21 Mar Greenwashing: Equestrian Edition
If you’re early on in your eco-conscious journey, you may not have run into this word, but you’ve definitely encountered greenwashing. Marketing teams across the nation have latched onto eco-conscious buzz words and assign them to products that have no business being labeled such. Some of these mystery words include “eco-friendly”, “vegan friendly”, “sustainably produced” or even just “good for the environment”.
We see a similar phenomenon at our grocery stores where products are labeled as organic, but the FDA doesn’t have a set definition for “organic”. Not to say our favorite apples aren’t grown well and without pesticides, but there’s no standard to hold these products accountable. In the same way, greenwashing capitalizes on a customer’s positive intentions and lack of knowledge.
greenwashing | the process of conveying a false impression or providing misleading information about how a company’s products are more environmentally sound. Greenwashing is considered an unsubstantiated claim to deceive consumers into believing that a company’s products are environmentally friendly.Will Kenton for Investopedia, Greenwashing, Jan. 23, 2021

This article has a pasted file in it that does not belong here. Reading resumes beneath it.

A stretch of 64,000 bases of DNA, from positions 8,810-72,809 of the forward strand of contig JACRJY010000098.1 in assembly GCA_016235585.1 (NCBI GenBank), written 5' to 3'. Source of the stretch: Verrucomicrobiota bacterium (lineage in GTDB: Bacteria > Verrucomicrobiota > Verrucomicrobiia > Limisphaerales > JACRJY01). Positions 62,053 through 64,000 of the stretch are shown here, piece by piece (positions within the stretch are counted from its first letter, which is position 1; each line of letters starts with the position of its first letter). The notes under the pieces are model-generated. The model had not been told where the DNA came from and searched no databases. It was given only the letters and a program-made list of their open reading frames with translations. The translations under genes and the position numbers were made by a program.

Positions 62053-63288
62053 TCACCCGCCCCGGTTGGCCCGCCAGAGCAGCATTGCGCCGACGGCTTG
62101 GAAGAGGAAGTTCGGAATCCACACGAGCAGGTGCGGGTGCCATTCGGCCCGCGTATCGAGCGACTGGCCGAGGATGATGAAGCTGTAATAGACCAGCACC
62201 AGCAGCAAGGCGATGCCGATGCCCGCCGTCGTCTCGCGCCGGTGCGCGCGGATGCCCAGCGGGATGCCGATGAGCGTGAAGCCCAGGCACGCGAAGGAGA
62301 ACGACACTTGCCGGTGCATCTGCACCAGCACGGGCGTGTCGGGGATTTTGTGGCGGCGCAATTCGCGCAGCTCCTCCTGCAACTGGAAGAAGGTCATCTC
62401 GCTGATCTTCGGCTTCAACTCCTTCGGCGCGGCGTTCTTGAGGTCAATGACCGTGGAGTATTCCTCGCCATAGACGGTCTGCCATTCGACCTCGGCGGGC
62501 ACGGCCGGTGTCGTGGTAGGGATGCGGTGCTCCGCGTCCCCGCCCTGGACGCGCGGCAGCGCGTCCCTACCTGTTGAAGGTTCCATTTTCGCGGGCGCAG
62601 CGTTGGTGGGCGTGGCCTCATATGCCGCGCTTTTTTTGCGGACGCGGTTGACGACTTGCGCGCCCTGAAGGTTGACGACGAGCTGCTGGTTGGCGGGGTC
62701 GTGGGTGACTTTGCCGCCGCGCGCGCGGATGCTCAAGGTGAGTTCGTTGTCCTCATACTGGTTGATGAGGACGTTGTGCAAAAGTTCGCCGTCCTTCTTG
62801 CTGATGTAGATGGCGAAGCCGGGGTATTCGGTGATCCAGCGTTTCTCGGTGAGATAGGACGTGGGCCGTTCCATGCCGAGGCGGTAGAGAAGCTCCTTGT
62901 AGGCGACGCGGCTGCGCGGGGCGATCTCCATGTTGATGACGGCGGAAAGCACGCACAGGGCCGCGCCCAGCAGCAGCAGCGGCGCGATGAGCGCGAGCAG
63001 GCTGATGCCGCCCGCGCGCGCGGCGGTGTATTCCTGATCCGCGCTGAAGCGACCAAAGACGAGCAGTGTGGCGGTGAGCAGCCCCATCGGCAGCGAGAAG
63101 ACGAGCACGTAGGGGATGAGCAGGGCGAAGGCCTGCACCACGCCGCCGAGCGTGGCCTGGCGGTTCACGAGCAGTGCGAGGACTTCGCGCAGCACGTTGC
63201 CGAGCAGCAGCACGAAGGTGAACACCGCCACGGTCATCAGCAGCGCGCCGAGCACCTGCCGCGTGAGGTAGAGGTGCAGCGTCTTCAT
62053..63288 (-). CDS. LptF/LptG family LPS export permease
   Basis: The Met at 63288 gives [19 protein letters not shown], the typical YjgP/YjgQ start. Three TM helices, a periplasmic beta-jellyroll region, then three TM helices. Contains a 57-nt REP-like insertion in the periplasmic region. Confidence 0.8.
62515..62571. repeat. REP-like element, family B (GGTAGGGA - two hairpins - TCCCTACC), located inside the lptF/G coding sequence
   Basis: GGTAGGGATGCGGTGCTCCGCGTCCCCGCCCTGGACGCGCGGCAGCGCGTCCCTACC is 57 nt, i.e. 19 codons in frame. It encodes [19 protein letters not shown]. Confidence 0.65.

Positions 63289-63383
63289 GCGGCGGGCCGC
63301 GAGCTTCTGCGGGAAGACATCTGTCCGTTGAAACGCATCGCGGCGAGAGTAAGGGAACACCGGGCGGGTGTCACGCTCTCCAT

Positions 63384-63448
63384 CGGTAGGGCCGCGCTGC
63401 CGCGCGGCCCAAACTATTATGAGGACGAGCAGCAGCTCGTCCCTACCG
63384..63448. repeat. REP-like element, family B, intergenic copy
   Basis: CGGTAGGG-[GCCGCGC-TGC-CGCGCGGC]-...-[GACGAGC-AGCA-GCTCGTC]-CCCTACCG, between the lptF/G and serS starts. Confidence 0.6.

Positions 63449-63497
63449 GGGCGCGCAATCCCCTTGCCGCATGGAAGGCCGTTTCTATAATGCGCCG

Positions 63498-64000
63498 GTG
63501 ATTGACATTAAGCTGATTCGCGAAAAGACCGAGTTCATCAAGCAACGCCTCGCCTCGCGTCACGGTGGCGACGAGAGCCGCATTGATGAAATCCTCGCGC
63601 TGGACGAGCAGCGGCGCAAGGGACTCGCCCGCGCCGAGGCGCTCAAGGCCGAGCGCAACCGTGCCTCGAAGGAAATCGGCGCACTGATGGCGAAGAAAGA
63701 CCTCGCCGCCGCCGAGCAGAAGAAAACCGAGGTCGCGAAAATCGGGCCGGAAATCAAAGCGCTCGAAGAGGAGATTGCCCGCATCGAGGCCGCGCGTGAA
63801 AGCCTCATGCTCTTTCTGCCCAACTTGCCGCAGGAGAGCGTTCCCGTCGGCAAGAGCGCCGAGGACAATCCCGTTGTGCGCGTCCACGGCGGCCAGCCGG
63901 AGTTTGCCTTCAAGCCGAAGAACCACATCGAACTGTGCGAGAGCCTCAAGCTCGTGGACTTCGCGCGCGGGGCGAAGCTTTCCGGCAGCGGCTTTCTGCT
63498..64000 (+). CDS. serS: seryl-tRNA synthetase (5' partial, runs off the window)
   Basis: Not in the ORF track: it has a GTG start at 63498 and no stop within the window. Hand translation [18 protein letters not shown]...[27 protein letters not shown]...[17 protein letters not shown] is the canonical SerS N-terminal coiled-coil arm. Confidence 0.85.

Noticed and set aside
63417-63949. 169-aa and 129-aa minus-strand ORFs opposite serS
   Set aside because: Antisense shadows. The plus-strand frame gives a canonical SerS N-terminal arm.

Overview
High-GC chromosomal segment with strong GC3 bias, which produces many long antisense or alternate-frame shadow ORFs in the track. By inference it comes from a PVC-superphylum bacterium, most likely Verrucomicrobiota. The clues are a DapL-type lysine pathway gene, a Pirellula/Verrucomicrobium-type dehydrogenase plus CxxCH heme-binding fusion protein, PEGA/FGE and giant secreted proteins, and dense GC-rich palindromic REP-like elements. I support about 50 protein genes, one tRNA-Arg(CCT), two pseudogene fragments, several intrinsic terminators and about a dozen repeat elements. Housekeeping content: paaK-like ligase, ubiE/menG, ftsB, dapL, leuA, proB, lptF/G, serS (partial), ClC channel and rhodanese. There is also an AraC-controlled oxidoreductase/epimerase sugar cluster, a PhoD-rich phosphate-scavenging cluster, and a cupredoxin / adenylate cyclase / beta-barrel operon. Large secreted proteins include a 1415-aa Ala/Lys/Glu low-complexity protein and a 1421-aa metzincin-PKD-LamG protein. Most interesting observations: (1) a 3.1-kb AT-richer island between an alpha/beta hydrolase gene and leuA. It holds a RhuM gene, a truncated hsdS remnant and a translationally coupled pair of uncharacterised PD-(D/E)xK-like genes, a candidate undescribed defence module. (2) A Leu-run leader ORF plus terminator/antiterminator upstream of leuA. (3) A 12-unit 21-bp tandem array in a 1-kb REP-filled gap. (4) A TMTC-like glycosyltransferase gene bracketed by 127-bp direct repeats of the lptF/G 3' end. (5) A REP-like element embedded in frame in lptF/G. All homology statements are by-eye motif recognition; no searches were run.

Examples of greenwashing include:
- Recycling programs that offer discounts (Looking at you, H&M)
- Labeling hardy materials like plastic as compostable and biodegradable, without listing the time it takes for these processes.
- Marketing plastics as recyclable, even though many kinds of plastics cannot be reused or processed in local plants, effectively leaving the consumer to throw them away
- Virtue signaling one program or effort that doesn’t apply to the rest of the company’s practices or manufacturing Ex. Having one product line made with only plant fibers, but still contributing to the fast fashion cycle and large manufacturing runs
- Messaging that leads consumer to believe an “all-natural” or “eco-friendly” formula is safer or less harmful without presented evidence
- Sustainability claims that are not supported with quantitative evidence or reports
- Marketing synthetic materials as eco-friendly or vegan in substitution of animal products, most often leather
There are many examples of greenwashing in the world, but how does this affect us in our small, equestrian world? Below, I’ve found some products that serve as examples of greenwashing.